Ghostbusters Review

And now for one of the most talked-about and controversial films of 2016. It’s trailer was one of the most disliked in YouTube history and it has had a torrid affair with fans on one side and filmmakers on the other, mud-slinging like their life depended on it. But let’s try and cut through all of that to the film. It’s Ghostbusters.

Ghostbusters stars Melissa McCarthy, Kristen Wiig, Leslie Jones, Kate McKinnon and Chris Hemsworth and is directed by Paul Feig. A reboot of the popular 1984 film of the same name, the new film follows an all-female crew who have to save New York from invading ghosts.

Let’s be upfront, I wasn’t looking forward to Ghostbusters. The trailer was very poorly put-together, it looked like a lot of the charm had been taken out and to top it all off, I really disliked director Paul Feig’s earlier work. Things like Bridesmaids, The Heat and Spy are very poor films, so it was with great scepticism I went to Ghostbusters. How wrong I was.

The cast is the greatest thing about the film. I was always okay with the idea of a female Ghostbusters, and the four actresses are funny and work well with each other. They are not just straight re-treads of the old characters (apart from maybe Leslie Jones, the only non-scientist and token black lady of the team) and while none of them are as stand out as Bill Murray was, they do a good job. The surviving cast members of the original Ghostbusters turn up, but I felt it was a little forced and would have worked just as well without them. Chris Hemsworth though as the not-too-bright secretary Kevin is one of the best characters in the film. He has the funniest lines and it’s nice to see a change of pace from Hemsworth’s work in Thor and The Avengers.

Again, the trailer showed a few jokes and many of them were received poorly by fans. And while there are quite a few duds near the beginning, after a good 20 minutes the jokes start getting really good. I laughed a lot near the middle of the film, but towards the end, as the film moves more from comedy to action, the jokes fizzle out.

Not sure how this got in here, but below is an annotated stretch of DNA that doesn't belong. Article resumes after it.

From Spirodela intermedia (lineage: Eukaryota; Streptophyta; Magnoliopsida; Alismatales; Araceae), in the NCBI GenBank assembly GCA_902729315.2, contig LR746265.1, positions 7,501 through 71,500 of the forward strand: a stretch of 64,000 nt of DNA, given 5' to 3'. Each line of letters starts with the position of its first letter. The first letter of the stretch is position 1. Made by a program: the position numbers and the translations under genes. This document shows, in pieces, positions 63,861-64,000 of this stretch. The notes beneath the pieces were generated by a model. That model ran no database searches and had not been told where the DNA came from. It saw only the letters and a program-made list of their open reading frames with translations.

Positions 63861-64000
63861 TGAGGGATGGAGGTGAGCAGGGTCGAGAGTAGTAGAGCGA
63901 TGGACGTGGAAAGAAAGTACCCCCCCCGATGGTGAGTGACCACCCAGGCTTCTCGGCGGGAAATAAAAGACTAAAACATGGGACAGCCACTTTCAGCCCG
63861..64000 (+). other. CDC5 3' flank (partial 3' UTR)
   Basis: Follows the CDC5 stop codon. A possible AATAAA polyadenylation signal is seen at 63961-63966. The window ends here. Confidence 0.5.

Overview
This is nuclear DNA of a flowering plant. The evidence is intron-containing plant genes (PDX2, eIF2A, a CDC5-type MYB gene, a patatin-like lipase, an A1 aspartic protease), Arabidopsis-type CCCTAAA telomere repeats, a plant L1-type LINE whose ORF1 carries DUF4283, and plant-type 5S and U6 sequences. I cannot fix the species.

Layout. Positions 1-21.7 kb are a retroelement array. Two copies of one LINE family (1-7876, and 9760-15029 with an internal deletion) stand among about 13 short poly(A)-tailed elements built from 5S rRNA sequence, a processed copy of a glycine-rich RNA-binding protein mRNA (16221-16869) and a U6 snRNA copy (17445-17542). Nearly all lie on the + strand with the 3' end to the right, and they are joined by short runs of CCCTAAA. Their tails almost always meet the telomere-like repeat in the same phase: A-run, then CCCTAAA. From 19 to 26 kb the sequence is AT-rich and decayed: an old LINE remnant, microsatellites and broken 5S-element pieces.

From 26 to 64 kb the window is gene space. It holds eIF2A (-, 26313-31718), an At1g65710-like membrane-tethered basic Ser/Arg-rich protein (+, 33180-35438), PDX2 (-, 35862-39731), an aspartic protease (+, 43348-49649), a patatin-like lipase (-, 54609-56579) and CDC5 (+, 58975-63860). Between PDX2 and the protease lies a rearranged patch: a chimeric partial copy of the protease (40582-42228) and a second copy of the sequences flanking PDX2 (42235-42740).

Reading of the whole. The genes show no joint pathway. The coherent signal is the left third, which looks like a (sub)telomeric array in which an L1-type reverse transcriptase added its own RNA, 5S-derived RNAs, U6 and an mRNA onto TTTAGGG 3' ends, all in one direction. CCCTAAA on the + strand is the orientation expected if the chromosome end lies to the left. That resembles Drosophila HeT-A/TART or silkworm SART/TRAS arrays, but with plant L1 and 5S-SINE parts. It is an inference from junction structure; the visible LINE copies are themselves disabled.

One of the main complaints was the CGI ghosts and after seeing the film, I can sympathise. The ghosts are a bit too clean, they looks more like plastic dolls which loses their scare value. A lot of the original ghosts and demons were animatronics, and the CGI from thirty years ago makes them oddly creepy. Here, they are a bit too processed, but they sometimes still manage to be spooky. One sequence involving mannequins looks like it would be right at home in an episode of The Twilight Zone and is effectively sinister and humorous.

The pacing is also rather off. The new film mirrors the original in the way that the squad forms and starts to take down ghosts, but there is hardly any build up to the final fight. The original (sorry I keep comparing them but it’s necessary) had that team-building but then had a montage of the team catching several ghosts from all over the city. In this version, the team catches one ghost, let’s go free and then it’s off to the final encounter with the big bad guy. It seems a little rushed, hopefully they put more of it in a sequel if they decide to do more.

In the end, the new Ghostbusters defied my expectations. It has several great jokes, the characters are interesting new additions to the series and it actually manages to be suitably chilling at times. It may not reach the heights of the original, be it easily surpasses Ghostbusters 2.

Score: 7/10 Surprisingly enjoyable. No need for mass hysteria and boycotts.

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